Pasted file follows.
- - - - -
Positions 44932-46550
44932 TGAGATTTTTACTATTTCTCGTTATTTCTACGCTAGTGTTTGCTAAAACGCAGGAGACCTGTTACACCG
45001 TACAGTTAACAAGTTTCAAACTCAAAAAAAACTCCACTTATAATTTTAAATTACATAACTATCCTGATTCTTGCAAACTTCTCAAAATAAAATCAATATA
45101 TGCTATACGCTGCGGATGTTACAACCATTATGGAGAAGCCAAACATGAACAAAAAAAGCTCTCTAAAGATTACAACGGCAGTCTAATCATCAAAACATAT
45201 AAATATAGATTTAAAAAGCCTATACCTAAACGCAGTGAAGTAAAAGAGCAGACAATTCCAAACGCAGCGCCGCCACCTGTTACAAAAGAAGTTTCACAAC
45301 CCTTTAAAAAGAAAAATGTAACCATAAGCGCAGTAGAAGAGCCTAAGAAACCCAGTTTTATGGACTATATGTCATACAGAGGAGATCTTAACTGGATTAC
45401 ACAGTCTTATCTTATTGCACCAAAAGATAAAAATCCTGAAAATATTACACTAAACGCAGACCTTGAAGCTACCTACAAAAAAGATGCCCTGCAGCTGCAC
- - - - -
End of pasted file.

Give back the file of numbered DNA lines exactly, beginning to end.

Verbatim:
Positions 44932-46550
44932 TGAGATTTTTACTATTTCTCGTTATTTCTACGCTAGTGTTTGCTAAAACGCAGGAGACCTGTTACACCG
45001 TACAGTTAACAAGTTTCAAACTCAAAAAAAACTCCACTTATAATTTTAAATTACATAACTATCCTGATTCTTGCAAACTTCTCAAAATAAAATCAATATA
45101 TGCTATACGCTGCGGATGTTACAACCATTATGGAGAAGCCAAACATGAACAAAAAAAGCTCTCTAAAGATTACAACGGCAGTCTAATCATCAAAACATAT
45201 AAATATAGATTTAAAAAGCCTATACCTAAACGCAGTGAAGTAAAAGAGCAGACAATTCCAAACGCAGCGCCGCCACCTGTTACAAAAGAAGTTTCACAAC
45301 CCTTTAAAAAGAAAAATGTAACCATAAGCGCAGTAGAAGAGCCTAAGAAACCCAGTTTTATGGACTATATGTCATACAGAGGAGATCTTAACTGGATTAC
45401 ACAGTCTTATCTTATTGCACCAAAAGATAAAAATCCTGAAAATATTACACTAAACGCAGACCTTGAAGCTACCTACAAAAAAGATGCCCTGCAGCTGCAC